Far out west, that is, there’s a blog with an accompanying site worth a long look, wherever your garden aspirations may lie. Los Angeles? If, like me, you live in Michigan, that’s like another planet, huh? But raising food plants from seed indoors and getting them ready to plant outdoors is pretty much the same around the world; indoor climates aren’t generally all that different from one place to another.
For an accurate, well presented, and beautifully illustrated series of articles on nurturing many types of food garden plants from beginning to end, start with the link: http://www.gardenbetty.com and click on garden-of-eatin’. The ‘Garden Betty’ is Linda Ly. The remainder of Linda’s site and the accompanying blog are generally entertaining, but it’s the almost universally applicable garden how-to that I’ve found worthwhile. I’ve looked hard for any serious bits of bad advice in Linda’s articles and have found nothing worth exercising my specialty (nitpicking) upon. I take a few extra steps in sanitizing my indoor plant-raising operation and have a few additional tips, some of which are or will be buried in the METHODS & MATERIALS section of this blog; but Linda’s quality photography and text give very workable alternatives for most food garden activities.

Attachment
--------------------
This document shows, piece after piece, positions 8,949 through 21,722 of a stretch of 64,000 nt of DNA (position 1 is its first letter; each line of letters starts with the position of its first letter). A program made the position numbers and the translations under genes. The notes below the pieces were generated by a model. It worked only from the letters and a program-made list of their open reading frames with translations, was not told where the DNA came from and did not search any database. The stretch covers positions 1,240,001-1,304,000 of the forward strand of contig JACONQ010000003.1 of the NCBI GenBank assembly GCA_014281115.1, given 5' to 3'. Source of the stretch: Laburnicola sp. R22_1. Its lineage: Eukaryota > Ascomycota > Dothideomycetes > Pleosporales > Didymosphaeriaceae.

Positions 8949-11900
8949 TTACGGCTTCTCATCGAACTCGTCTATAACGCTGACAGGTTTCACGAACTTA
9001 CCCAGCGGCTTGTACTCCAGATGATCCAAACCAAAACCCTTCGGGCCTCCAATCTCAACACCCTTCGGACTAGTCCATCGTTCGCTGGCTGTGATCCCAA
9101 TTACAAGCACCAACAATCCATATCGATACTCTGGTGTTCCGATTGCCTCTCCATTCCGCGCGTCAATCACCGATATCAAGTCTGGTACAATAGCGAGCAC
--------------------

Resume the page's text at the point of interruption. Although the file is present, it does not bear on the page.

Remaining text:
Another tip for the day: Michigan Master Gardener Volunteer Whitney Miller is developing an extensive annotated map of community gardens, both food and ornamental ones including school gardens, in Northwest Lower Michigan. See: http://mganm.org/community-gardens-nwmi/. The site includes links to the local Master Gardener Association and many others related to the Master Gardener Volunteer program coordinated by the Michigan State University Extension. Numerous opportunities to volunteer and to learn are available throughout our area!
|Onions from a local community garden destined for a food pantry serving families in need|